BRAZIL: EMBRACING GLOBALIZATION?
This case focuses on Brazil's development strategy since World War II and on the change of the economic model following the debt crisis of the 1980s. At the time of the case Brazilian officials are deciding whether regional integration or globalization offer the best route to economic prosperity and development. This case illustrates the challenges that developing countries face in defining trade policy. It also introduces the role of regional trade blocks as an alternative to globalization. At the current time regionalism seems to be very much in vogue and seems to be much more likely to be the basis for future trade system changes than comprehensive trade treaties. Brazil's Import Substitution Strategy
After the Great Depression of the 1930s, Brazil followed an import substitution strategy characterized by massive government investment, targeting of key industries, and protection against competition with high tariffs walls. Brazil's import-substitution strategy initially appeared to be a success, creating a temporary boom in the 1960's and 1970's that masked the strategy's longer-term implications. Import substitution industrialization also called ISI is a trade and economic policy based on the premise that a developing country should attempt to substitute products, which it imports, mostly finished goods, with locally produced substitutes. The theory is similar to that of mercantilism in that it promotes high exports and minimal imports to increase national wealth. As a result of import-substitution industrialization, the Brazilian economy experienced rapid growth and considerable diversification. Between 1950 and 1961, the average annual rate of growth of the gross domestic product exceeded 7 percent. Industry was the engine of growth. It had an average annual growth rate of over 9 percent between 1950 and 1961, compared with 4.5 percent for agriculture. In addition, the structure of the manufacturing sector experienced considerable change. Traditional industries, such as textiles, food products, and clothing, declined, while the transport equipment, machinery, electric equipment and appliances, and chemical industries expanded. However, the strategy also left a legacy of problems and distortions. The growth it promoted resulted in a substantial increase in imports, notably of inputs and machinery, and the foreign-exchange policies of the period meant inadequate export growth. Moreover, a large influx of foreign capital in the 1950s resulted in a large foreign debt. The lower increases in the shares of the intermediate and capital goods industries reflect the lesser priority attributed to them by the import-substitution industrialization strategy. In the early 1960s, Brazil already had a fairly diversified industrial structure, but one in which vertical integration was only beginning. Thus, instead of alleviating the balance of payments problems, import substitution increased them dramatically. This is shown in Exhibit 2-7. Mercosur Regional Integration Initiative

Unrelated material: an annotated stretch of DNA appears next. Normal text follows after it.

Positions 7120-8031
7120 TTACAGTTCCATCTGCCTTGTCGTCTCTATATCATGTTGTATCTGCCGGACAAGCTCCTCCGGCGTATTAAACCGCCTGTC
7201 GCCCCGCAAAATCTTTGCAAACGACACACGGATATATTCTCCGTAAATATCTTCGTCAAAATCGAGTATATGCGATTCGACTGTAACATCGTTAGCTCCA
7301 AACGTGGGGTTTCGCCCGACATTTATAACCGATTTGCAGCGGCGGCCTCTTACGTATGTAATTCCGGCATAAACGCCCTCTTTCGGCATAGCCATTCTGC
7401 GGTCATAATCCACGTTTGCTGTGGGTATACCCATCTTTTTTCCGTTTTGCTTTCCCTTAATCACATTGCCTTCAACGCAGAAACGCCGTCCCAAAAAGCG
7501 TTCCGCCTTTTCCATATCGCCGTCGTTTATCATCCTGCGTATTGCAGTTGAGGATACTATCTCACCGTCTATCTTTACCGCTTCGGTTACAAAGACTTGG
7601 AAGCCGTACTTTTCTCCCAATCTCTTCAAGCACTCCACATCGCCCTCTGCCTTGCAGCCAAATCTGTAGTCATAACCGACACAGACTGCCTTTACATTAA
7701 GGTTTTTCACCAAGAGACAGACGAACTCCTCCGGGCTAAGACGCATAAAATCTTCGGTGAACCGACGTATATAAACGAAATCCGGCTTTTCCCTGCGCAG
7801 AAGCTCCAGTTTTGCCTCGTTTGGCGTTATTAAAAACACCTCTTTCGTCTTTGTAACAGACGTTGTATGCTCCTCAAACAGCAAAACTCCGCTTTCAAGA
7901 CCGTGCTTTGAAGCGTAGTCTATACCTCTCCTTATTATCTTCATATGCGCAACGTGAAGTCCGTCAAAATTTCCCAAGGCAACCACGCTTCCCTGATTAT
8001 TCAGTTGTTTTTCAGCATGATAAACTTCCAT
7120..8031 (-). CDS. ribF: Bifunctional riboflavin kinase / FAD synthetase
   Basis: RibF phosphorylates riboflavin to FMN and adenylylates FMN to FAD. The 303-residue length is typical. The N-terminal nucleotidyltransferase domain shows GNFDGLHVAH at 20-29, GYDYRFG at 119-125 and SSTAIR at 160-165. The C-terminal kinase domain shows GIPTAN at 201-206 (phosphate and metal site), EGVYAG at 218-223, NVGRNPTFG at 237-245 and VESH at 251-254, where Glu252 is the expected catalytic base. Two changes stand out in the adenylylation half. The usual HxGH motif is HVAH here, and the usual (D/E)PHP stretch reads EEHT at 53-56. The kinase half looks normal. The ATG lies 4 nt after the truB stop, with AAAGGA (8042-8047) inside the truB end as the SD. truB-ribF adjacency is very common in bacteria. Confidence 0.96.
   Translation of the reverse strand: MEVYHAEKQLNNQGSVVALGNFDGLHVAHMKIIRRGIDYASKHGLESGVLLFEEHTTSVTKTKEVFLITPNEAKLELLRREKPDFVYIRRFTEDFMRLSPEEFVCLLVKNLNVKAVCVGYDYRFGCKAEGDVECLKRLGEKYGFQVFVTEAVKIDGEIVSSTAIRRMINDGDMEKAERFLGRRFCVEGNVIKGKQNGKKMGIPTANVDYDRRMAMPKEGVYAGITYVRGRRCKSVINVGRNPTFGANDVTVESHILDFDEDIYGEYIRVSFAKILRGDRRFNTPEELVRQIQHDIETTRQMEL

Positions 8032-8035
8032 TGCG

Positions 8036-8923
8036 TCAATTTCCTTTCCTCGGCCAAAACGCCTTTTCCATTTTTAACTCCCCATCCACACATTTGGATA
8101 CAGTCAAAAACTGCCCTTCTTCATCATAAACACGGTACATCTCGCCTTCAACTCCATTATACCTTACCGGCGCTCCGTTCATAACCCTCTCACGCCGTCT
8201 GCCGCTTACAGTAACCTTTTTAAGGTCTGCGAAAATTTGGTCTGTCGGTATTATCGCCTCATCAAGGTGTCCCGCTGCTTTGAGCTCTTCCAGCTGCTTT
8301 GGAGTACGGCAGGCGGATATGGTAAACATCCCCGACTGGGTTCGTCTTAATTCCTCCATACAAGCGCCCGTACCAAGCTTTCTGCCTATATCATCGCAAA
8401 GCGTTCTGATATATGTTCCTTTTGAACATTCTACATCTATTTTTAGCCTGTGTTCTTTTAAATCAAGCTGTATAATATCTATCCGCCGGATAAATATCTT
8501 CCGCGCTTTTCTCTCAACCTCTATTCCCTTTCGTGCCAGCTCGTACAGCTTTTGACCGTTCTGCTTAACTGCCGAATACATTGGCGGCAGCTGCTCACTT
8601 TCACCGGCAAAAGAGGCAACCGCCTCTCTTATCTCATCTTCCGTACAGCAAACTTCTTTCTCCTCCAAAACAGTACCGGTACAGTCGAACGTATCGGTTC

Between 1981 and 2000 Brazil faced various problems. As shown in Exhibit 7a current account balance and trade deficits persisted as a result of higher increase in the imports than exports. Exchangerate stability and external perception of the country depended on the current account balance. Problems were classified into two sets: internal and external factors. High tax burden and inadequate infrastructure were internal problems. External factors such as wide variety of trade barriers that kept Brazilian products out of the world market existed. "Brazilian cost" internal factors negatively affected Brazilian producers' competitiveness in the global arena. Tax burden was estimated to be 29% of GDP. Due to Brazil's highly regulated labor system, there was a very high cost to employ workers. Compulsory benefits to wages of full-time employees were said to almost double the cost of...
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